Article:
A study by the University of Glasgow has revealed that Red meats like beef, pork and mutton might be the cause of premature ageing for people across the world. Considered the most delectable of them all and second in popularity close after chicken, it seems that despite their nutritional value, red meats are something that should come off your dietary chart.
While mass obesity and dietary negligence are not something new to be discussed in the world we live in today, the research has concentrated itself towards the lower parts of society where people eat meat the most due to its sustainable nature and relatively low cost in first world countries.
Researchers found that excess red meat ratios in food intake could lead to accelerated biological ageing and the excess phosphate could lead to premature vascular deterioration, kidney disease and heart issues.
This comes not directly from the consumption of red meat, but by not following a proper diet with regard to other foods that a person can eat to make the most out of their diet.
While most people understand this, the popular meme about a salad costing $6 and a burger $1, still stands true, leading the masses to flock to eating out more red meat and less healthy balanced foods.
With regard to the meat itself, it has a lot of positive effects; red meat is a valuable source of iron, selenium, B vitamins and vitamin D, all of which would be expected to support normal health.
However, the team found that the bottom sections of society are the ones most affected by this since they have a “sub-optimal fruit and vegetable intake”, increasing the ageing process, while still making the cut for sustaining human life in the short term.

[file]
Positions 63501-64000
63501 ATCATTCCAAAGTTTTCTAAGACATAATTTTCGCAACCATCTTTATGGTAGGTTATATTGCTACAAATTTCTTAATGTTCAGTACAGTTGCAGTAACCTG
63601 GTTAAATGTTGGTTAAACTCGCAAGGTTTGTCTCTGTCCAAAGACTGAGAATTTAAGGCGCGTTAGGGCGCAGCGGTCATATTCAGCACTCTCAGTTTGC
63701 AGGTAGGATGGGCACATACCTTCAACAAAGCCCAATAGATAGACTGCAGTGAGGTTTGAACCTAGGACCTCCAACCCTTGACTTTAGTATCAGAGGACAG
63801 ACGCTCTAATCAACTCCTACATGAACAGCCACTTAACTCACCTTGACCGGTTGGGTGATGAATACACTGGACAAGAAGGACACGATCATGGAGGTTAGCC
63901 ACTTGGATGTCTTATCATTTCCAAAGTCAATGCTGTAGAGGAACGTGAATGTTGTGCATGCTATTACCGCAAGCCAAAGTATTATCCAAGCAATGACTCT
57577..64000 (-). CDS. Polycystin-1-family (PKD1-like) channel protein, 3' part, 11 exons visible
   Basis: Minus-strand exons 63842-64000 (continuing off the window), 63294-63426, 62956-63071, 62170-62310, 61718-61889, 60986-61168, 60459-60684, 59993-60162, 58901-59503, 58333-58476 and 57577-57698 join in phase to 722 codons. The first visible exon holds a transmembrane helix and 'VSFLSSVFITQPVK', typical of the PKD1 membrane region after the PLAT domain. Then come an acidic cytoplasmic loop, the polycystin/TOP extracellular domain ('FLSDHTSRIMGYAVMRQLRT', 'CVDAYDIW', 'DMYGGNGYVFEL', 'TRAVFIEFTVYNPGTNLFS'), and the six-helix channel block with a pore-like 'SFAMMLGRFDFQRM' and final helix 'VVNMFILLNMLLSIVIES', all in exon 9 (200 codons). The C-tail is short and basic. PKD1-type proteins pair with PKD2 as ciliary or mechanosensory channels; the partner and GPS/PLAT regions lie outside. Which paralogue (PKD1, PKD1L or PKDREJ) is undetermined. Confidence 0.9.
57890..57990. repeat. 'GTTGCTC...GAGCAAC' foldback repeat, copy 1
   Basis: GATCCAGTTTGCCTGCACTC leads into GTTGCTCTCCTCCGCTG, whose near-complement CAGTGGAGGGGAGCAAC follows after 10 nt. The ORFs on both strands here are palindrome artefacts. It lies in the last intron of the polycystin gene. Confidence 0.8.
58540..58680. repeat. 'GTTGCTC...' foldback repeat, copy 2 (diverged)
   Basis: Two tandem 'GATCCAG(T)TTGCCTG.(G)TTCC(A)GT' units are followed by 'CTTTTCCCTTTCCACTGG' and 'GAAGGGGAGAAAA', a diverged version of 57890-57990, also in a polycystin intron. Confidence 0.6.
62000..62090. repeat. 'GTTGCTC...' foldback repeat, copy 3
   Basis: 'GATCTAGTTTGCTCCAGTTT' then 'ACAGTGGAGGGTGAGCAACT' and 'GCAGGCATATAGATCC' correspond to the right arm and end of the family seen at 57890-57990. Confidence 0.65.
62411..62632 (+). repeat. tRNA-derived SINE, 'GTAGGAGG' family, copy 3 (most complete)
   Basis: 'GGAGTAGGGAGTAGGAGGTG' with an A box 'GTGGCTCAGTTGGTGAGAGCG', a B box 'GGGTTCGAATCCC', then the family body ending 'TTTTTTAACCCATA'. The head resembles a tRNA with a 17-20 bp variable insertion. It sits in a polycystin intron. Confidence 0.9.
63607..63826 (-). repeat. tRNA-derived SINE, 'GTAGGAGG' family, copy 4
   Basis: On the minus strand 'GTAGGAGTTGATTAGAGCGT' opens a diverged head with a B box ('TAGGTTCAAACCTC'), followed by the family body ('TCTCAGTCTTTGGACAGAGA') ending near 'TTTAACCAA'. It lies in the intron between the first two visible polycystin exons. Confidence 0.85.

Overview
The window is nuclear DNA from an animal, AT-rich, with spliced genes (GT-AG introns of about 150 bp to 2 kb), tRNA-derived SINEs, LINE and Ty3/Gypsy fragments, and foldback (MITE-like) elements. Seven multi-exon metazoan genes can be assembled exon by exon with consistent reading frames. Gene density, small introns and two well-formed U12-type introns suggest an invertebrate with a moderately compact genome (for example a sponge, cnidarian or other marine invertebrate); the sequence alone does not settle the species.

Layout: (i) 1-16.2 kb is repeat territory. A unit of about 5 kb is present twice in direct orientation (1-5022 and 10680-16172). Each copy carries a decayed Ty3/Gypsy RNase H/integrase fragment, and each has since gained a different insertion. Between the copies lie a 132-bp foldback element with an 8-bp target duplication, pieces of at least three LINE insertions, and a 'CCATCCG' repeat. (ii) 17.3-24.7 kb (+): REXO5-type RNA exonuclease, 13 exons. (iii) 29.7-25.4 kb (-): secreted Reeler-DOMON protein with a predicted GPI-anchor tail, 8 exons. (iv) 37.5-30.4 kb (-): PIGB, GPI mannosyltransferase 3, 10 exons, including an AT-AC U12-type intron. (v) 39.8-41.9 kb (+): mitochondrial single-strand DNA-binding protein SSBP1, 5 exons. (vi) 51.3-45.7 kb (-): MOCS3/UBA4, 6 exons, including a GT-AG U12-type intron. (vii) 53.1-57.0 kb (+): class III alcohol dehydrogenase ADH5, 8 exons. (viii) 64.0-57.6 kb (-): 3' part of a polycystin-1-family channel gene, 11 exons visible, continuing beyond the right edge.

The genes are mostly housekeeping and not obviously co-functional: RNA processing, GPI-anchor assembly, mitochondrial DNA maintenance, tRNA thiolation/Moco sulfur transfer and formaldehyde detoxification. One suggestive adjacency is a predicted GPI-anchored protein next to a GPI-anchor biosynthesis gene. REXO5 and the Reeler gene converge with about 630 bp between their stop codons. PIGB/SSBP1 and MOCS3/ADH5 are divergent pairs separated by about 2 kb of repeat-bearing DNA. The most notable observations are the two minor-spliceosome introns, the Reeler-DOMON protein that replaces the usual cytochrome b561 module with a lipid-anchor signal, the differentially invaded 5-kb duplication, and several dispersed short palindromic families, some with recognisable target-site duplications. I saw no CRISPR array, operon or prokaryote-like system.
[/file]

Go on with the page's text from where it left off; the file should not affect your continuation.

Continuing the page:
Professor Paul Shiels of the Institute of Cancer Sciences at University of Glasgow said: “Our observations indicate that elevated red meat consumption has adverse effects amongst deprived males, who already have a poor diet and eat less fruit and vegetables than recommended. We think in this group the effects of high serum phosphate intake may be exacerbated. Indeed, it’s notable that these effects are not apparent among less deprived males, or in females, especially in the context of a more balanced diet.”
However, Dr Carrie Ruxton from the Meat Advisory Panel, had this to say in defence of red meats – “Looking at the authors’ theory that a higher meat intake in lower socio-economic groups contributed to faster ageing, national diet data actually showed lower or similar intakes of red meat in less well-off groups of people. For women the differences were 53-57g daily in the lowest two groups and 56-59g in the highest two groups. All this study can say is that higher blood phosphate levels are linked with faster cell ageing, and that red meat and blood phosphate are statistically correlated.”
There is still a lot of research to be covered about the topic and while speculation is high on the amount of meat a person is allowed to eat a day, the important thing to keep in mind is that it has to be supplemented with fruits and vegetables to be part of a balanced diet.